Perhaps no other artist has been as preoccupied with his own likeness as Andy Warhol, so much so that his own Self-Portrait constitutes a very significant body of his work, the subject of many museum and gallery exhibitions and never-ending fascination with this inscrutable and elusive figure. Warhol first silkscreened his own image based on a photomat strip in 1963 and continued to return to the subject throughout his life, culminating in the famous “Fright-Wig” image. The Polaroid photograph was a vital element to Warhol’s celebrity portraiture and to his self-portraiture. Van de Weghe Fine Art is pleased to present an exhibition of over 25 Warhol Self-Portrait Polaroids, dating from the late ‘70s through 1986.
Warhol began using the Polaroid as a medium in the early ‘70s. The artist is known to have favored the Polaroid Big Shot, designed specifically for portraiture with a fixed focal range of about 3 feet and a single shutter speed mechanically timed with a flash diffuser. All but one of the works in the present exhibition, a seldom-seen “giant” Polaroid, were shot with the SX-70 Big Shot. The choice of the Polaroid as a medium is of special significance for Warhol, moderator of the hand-made – readymade dialogue that runs through the 20th century and into the 21st. A Polaroid is, of course, a unique work of art created by means of mechanical reproduction. It was the peoples’ camera providing instant gratification. The unmitigated Polaroid image serially gives rise an unmistakable signature style. Perfect for Warhol.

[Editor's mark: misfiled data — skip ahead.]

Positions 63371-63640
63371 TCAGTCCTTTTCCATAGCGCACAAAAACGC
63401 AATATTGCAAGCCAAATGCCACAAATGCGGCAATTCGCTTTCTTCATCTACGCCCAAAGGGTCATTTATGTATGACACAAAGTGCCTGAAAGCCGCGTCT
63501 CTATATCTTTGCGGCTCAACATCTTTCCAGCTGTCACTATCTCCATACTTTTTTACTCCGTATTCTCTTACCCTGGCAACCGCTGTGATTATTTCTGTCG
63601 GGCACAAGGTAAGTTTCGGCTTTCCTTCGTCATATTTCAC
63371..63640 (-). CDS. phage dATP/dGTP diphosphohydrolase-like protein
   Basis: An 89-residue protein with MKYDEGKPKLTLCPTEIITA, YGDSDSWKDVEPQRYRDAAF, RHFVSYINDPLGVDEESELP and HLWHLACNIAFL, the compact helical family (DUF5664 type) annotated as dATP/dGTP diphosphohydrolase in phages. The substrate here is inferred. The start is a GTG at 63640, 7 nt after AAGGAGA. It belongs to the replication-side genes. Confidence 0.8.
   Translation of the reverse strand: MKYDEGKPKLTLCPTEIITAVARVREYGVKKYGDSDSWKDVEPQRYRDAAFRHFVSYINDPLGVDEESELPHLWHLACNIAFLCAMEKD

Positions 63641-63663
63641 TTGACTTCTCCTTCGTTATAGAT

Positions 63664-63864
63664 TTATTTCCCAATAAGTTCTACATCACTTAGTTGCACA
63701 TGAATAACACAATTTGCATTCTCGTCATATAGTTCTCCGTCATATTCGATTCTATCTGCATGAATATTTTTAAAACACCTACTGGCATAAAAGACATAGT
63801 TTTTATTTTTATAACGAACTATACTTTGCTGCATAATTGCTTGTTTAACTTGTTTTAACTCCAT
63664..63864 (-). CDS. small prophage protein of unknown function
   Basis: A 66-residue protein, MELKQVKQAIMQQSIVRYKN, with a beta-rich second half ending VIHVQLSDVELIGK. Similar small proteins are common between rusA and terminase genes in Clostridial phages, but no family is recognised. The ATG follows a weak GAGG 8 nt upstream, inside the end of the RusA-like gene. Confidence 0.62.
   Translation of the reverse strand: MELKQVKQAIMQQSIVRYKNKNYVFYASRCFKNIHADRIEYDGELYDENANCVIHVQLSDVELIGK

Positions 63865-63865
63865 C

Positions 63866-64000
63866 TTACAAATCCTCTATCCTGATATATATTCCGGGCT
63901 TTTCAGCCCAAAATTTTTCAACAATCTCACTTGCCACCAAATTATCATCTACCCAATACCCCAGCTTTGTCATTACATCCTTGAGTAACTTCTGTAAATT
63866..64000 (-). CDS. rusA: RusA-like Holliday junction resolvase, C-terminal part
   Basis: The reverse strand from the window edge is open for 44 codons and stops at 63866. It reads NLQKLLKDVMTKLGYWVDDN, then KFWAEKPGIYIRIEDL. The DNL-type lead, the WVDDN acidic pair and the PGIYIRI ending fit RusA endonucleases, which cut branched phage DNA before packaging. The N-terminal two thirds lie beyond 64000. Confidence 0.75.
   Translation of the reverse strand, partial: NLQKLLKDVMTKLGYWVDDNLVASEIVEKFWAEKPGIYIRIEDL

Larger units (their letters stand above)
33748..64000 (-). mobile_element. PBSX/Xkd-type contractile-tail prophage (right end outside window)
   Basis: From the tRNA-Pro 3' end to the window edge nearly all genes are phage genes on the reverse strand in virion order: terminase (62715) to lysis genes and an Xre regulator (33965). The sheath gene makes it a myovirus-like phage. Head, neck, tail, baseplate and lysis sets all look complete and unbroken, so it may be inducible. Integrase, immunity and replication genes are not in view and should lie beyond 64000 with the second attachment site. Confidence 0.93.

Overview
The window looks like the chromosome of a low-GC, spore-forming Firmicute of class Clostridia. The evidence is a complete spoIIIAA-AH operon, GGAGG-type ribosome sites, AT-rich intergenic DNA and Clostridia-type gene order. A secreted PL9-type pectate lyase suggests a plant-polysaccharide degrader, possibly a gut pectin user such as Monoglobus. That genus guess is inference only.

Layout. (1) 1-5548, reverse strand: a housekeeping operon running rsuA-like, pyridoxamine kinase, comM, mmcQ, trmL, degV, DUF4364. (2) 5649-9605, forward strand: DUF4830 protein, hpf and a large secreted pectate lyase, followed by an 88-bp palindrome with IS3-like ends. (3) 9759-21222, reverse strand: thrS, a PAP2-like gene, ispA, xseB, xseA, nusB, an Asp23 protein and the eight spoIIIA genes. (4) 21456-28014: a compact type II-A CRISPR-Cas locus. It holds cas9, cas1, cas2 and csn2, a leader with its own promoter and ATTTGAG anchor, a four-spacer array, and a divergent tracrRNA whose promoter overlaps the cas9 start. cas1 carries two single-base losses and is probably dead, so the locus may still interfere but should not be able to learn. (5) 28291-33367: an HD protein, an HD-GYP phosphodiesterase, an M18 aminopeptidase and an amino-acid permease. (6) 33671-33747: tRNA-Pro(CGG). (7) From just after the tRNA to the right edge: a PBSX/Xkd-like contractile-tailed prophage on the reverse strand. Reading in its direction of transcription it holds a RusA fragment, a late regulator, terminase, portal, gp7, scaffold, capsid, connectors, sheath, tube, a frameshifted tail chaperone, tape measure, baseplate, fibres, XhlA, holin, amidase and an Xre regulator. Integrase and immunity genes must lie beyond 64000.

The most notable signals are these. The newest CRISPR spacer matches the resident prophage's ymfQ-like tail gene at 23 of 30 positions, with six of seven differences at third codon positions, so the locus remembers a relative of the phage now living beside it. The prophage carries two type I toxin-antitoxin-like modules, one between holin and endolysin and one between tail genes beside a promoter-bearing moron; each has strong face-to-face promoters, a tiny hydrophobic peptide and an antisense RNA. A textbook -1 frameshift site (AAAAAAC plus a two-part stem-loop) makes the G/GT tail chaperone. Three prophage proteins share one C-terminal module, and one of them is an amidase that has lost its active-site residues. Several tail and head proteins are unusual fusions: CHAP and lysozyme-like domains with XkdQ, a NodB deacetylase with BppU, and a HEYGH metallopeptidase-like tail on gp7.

While the Polaroids form the basis for highly celebrated and sought-after canvases, they are an important body of work in their own right, profoundly illustrating some of the critical aspects at the center of Warhol’s work.
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